For over 20 years, I’ve been fishing exclusively with barbless flies. And not just for trout–for bass, panfish, steelhead, salmon, and even saltwater fish. In fact, even before I started fly fishing, I used to crimp down the barbs on my spoons, spinners, and crankbaits too. Why? Three simple reasons…
1. Better Hooksets
A barb creates resistance that makes it harder for the hook point to penetrate. That increases the likelihood of getting a bad hookset and losing fish. Go take a piece of paper and try to hook it with both a barbed and barbless hook and you’ll see what I mean. I’ve seen hooks that had barbs twice the diameter of the hook wire. That’s a recipe for a lost fish! It’s much easier to penetrate the fish’s mouth all the way to the bend if the hook is more like a smooth needle than a barbed harpoon.
2. Less Injury to fish
I would guess that most people who fish barbless flies cite this as their main motivation. A barbless hook causes less damage to the fish (especially if foul hooked). And since it’s a lot easier to remove than a barbed hook, you can get the fish back to the water faster, further reducing the trauma.
3. Less Injury to YOU!
If you ever accidentally hook yourself, you will be glad you had a barbless fly on (trust me on this one). Just as they’re easier to remove from fish, they’re also easier and less painful to remove from a human hand, leg, or ear if the wind has it in for you. But if you decide to ignore this post and continue to fish with barbed flies, at least read this tutorial on how to safely remove them from your flesh when you inevitably hook yourself.
But don’t you lose more fish with barbless flies?
Nope. And if you don’t believe me, I’ve got 20 years of evidence to prove it. This myth is a carryover from the world of conventional fishing (where you actually can lose fish on barbless lures). The reason is that lures are much heavier than flies and give the fish leverage to shake the hook out. I have lost bass that jumped out of the water and with a couple of head shakes, threw my spinnerbait like they were pitching for a major league team.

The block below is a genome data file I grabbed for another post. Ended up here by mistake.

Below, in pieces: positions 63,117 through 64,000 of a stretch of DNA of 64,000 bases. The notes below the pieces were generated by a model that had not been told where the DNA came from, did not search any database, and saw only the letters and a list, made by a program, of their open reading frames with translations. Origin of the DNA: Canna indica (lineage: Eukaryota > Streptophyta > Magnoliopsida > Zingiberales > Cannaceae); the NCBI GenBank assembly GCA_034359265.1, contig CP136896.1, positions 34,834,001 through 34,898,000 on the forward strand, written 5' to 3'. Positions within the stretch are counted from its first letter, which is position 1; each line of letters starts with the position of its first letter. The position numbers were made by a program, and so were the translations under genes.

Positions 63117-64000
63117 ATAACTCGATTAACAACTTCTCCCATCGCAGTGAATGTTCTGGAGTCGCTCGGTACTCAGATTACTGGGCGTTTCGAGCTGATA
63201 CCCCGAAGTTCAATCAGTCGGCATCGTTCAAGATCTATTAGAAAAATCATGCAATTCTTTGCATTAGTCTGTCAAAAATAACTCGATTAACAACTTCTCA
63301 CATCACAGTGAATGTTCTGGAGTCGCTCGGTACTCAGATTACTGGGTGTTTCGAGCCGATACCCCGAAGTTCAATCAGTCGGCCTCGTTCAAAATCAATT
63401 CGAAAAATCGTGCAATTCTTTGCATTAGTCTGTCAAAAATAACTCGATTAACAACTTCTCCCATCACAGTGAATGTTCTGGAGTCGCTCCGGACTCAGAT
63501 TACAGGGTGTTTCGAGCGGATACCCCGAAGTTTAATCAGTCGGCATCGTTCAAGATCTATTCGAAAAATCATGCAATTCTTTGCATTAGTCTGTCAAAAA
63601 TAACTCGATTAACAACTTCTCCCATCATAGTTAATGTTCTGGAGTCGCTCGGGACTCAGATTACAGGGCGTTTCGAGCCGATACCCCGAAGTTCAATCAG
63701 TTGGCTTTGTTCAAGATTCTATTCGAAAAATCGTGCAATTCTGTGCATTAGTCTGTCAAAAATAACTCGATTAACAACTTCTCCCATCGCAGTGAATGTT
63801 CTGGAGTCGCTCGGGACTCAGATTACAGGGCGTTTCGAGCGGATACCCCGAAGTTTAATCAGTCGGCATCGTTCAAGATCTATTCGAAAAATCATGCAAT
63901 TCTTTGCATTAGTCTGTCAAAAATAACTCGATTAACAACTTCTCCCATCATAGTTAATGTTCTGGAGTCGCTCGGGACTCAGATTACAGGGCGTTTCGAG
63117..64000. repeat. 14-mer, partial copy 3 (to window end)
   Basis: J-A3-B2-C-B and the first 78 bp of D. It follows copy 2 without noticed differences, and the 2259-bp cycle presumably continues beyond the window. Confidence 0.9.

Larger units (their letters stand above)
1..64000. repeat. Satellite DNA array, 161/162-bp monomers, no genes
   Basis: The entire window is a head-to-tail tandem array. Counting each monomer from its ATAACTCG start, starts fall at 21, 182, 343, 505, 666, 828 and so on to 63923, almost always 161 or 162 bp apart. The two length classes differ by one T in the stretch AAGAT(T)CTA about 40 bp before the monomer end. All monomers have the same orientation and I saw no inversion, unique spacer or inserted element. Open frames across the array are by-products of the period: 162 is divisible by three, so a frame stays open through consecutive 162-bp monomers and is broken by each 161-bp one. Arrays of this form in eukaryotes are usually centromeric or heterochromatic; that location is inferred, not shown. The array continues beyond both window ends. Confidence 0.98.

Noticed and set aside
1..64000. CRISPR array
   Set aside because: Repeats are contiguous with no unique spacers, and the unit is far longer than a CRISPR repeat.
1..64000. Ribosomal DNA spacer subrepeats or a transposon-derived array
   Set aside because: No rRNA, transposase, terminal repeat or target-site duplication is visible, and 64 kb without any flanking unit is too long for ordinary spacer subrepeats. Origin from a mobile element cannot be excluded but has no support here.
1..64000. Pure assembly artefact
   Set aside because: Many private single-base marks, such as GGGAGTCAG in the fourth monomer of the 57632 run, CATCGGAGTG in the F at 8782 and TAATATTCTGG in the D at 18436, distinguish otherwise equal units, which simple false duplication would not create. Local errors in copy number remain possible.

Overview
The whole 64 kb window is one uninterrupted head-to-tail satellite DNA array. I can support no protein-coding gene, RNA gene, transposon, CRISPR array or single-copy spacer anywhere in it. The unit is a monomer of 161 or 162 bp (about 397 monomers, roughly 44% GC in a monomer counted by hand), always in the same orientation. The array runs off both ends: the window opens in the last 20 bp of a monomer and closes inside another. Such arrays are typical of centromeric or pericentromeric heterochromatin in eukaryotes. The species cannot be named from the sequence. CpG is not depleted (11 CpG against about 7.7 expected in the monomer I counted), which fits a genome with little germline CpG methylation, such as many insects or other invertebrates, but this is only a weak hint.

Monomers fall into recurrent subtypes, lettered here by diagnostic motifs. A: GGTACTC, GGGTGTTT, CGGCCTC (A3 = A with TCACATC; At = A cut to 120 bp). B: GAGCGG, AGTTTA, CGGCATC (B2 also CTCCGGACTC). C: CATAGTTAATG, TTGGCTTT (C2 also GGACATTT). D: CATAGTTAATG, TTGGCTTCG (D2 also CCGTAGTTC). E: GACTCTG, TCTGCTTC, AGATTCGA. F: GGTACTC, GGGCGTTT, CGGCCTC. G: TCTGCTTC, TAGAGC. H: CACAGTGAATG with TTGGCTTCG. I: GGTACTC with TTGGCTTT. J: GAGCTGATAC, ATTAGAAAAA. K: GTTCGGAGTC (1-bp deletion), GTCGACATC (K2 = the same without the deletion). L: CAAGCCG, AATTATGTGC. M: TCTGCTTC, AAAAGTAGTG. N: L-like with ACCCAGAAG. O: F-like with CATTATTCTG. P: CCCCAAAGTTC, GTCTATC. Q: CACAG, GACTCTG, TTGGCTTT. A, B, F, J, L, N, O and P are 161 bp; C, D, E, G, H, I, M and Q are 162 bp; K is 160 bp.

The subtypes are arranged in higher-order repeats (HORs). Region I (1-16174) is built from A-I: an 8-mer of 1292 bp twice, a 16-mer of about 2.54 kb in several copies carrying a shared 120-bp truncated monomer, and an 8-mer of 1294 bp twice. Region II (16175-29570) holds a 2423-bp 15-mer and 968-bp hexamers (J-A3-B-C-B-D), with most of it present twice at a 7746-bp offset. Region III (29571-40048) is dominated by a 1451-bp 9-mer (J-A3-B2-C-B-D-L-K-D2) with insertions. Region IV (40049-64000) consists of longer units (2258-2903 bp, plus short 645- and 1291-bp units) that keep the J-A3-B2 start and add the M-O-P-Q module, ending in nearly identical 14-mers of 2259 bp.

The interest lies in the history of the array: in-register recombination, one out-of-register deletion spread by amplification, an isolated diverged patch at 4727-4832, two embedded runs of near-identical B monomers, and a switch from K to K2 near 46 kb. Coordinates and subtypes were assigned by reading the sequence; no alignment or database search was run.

But with flies that weigh next to nothing (like trout flies), the fish don’t have this leverage. Of course, they potentially could with heavily weighted flies like Clouser Minnows, but in my experience, as long as you keep tension on the line, you won’t lose fish. I’ve landed plenty of bluefish, stripers, jacks, bonefish, tarpon and snook on barbless flies with weighted eyes. And to the astonishment of my guides, I still crimp down the barbs on my Crazy Charlies, Clouser Minnows, and Deceivers every time I go saltwater fishing. Haven’t lost a fish because of it yet.
As even further evidence, all of the flies I sell in my Etsy Shop are barbless and I’ve never had one customer complain about lost fish.
Get in the habit!
No fly ever leaves my vise before the barb is crimped down (unless the hooks were barbless to begin with). I have a small pair of spring-loaded pliers (see above) I use but you could also just use your hemostats. If I’m “assembly-line tying”, I lay out all the bare hooks and crimp their barbs before I put them in the vise. If you don’t tie, try to get in the habit of crimping down all the barbs on the flies you buy right after you get home from the fly shop. That way, you won’t forget and won’t have to do it on the stream.
When de-barbing a hook, make sure you completely smash the barb down flat so it’s flush with the hook point. It should be smooth like a needle, and not have an open hook like this:
That’s actually worse than if you left the barb as it was were. That deep hook catches flesh or cartilage at such a steep angle, it’s almost impossible to get out without making an incision. And it certainly won’t end up well for the fish.
This typically happens when flimsy hemostats are used. If you’re crimping barbs onstream, sturdier hemos like my Umpqua River Grip clamps are strong enough to flatten the barb completely down–even on smaller saltwater hooks!
Barbless is better!
To me, barbs are barbaric. They’re relics of the days when people fished for sustenance and before the advent of sportfishing. Given the popularity of catch-and-release, I feel they have no place in modern sportfishing and as I point out above, can actually be an obstacle to landing a prize catch. If you haven’t tried it yet, give barbless fishing a try. If you give it a fair shake, I think you’ll find that barbless really is better.